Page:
41 per cent of business travellers left to fend for themselves during a major event

Brought to you by SAP Concur

Research from Concur shows that despite high levels of awareness, UK companies failing to abide by their duty of care obligations.

Concur has released the results from its duty of care survey, which looked at 1,050 full and part-time employees across the UK in regards to their businesses duty of care plans and attitudes. Although firms are legally obliged to look after travellers, the research uncovered that 41% of travellers that have been near a major event while travelling for business weren’t contacted by their company. Additionally, 37% of those who were contacted rated the contact received as unnecessary or only mildly helpful.  

Only 42% of respondents were confident their companies would be able to assist them in any situation but 95% of those who had been near to a major event would want their company to have an alert system in place that would send their location to their company in case of emergency.

Chris Baker, MD of UK Enterprise, Concur stated: “It’s unfortunate but major events, from environmental through to acts of terrorism, have become a fact of life for all travellers. If you’re travelling for business though, your company has a legal responsibility to provide suitable care.”

“UK organisations are not taking this seriously and are skirting on the edge of the law. Even where companies do have the right processes in place, employees are still nervous about the assistance they receive. Data, insights and due process are clearly lacking.”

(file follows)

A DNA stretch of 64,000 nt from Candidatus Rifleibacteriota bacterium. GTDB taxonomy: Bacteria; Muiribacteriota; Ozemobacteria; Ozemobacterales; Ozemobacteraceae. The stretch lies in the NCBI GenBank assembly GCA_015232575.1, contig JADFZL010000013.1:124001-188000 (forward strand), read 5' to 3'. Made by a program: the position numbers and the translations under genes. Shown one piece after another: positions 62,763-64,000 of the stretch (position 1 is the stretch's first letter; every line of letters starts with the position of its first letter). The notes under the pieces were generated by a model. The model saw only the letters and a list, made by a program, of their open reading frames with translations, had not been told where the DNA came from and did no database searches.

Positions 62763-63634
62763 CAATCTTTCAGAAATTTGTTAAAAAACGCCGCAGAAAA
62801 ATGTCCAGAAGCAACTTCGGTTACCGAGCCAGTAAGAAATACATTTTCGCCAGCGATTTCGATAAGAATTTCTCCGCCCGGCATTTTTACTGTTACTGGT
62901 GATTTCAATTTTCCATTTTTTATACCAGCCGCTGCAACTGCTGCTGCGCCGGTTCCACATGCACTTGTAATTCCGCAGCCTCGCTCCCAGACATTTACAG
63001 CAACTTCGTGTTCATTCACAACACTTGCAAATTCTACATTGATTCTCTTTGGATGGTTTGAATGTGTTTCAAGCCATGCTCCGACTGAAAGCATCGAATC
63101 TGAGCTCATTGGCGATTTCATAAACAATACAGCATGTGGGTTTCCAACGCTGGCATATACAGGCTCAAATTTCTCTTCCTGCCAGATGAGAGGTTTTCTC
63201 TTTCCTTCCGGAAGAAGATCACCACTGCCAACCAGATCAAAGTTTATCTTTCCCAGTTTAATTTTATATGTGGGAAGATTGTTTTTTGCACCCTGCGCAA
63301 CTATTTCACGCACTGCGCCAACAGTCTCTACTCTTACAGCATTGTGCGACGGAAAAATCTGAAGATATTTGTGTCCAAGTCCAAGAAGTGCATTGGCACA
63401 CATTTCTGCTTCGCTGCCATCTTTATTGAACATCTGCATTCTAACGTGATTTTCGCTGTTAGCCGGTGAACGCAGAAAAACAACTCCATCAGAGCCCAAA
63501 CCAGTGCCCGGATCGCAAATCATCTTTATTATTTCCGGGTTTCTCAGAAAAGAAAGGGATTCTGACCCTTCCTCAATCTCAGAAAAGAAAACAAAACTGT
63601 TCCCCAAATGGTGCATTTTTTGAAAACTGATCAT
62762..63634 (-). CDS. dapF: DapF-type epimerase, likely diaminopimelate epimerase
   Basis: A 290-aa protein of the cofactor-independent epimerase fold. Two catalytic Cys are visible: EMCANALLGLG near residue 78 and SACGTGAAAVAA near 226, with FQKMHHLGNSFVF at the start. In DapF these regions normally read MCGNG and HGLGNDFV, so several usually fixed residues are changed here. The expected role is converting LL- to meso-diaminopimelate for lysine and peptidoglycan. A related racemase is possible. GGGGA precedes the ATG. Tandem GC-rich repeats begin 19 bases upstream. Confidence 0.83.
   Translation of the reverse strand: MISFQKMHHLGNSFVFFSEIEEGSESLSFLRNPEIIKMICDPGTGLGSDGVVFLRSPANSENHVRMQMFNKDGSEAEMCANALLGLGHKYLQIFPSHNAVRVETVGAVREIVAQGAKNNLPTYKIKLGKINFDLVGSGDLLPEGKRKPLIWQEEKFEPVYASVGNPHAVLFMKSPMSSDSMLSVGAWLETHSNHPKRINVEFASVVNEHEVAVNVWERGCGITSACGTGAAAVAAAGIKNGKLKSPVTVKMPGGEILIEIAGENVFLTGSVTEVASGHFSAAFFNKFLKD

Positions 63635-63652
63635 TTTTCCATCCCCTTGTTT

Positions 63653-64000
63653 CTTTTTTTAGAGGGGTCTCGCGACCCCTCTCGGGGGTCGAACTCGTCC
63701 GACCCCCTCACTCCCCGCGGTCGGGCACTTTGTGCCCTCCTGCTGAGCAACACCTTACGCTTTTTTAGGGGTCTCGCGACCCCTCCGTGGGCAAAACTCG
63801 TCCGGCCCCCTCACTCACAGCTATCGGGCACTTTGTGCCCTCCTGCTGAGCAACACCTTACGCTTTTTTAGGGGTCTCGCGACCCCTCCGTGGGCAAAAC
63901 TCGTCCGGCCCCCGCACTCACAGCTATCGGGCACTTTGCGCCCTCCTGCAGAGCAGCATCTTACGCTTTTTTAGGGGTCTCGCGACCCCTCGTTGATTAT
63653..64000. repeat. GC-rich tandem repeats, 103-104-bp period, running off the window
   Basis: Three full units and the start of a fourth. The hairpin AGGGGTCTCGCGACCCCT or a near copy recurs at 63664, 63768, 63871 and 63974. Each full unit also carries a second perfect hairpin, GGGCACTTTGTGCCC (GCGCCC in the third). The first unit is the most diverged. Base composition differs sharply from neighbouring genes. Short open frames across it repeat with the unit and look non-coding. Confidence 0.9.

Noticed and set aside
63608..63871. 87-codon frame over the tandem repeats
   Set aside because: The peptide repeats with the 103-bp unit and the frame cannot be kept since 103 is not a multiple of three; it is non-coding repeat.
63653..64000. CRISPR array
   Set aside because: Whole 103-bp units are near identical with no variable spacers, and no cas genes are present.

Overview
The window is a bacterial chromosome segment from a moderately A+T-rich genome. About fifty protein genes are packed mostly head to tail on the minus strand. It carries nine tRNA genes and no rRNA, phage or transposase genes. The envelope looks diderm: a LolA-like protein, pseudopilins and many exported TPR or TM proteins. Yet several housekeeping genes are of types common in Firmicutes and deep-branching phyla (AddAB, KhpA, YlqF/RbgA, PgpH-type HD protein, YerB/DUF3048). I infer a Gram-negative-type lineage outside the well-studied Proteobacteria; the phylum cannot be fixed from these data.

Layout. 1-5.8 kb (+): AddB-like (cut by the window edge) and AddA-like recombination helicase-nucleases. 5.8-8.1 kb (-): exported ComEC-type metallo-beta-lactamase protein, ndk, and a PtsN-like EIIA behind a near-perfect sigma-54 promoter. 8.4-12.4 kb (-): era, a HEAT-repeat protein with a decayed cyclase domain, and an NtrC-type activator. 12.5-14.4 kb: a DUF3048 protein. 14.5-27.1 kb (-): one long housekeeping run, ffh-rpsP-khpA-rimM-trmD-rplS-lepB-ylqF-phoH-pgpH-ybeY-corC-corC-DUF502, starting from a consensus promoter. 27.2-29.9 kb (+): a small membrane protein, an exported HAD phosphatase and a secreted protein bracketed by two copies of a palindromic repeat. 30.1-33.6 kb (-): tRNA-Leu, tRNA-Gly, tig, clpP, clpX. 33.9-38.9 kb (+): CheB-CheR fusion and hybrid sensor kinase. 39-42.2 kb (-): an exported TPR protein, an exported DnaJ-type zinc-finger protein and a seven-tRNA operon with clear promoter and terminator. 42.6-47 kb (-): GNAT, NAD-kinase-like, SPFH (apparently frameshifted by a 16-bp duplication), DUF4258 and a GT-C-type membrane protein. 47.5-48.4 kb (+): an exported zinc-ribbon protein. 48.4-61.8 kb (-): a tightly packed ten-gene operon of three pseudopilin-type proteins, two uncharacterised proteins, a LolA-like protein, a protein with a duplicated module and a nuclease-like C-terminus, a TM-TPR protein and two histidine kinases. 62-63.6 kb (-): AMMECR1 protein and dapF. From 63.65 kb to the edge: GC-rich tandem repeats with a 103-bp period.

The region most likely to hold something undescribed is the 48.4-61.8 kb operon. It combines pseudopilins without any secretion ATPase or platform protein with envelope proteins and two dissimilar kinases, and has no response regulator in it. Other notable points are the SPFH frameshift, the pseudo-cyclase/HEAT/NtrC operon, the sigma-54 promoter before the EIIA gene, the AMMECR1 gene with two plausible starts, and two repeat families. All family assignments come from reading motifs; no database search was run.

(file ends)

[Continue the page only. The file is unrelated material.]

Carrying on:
According to the results of the survey, this disparity between the level of support required and received by employees may be due to a lack of communication. While 78% of employees know that this support exists only 36% know who they would need to contact in an emergency.

However, some organisations seem to be improving their policies. 27 per cent of respondents noted that recent incidents had driven a change in policy, for instance with restrictions on business trips to certain areas or investment into risk management solutions.

“It’s good to see companies reacting to the changing environment we find ourselves in, but the numbers show why we must continue developing the technology that gives businesses the awareness and infrastructure they need,” said Baker. “Companies need technology that allows them to accurately locate and contact their employees in the case of an emergency. Of course, technology is simply one side of the coin; it’s clear that awareness and understanding of duty of care needs to be improved for both companies and the travellers themselves to provide a true environment of care.”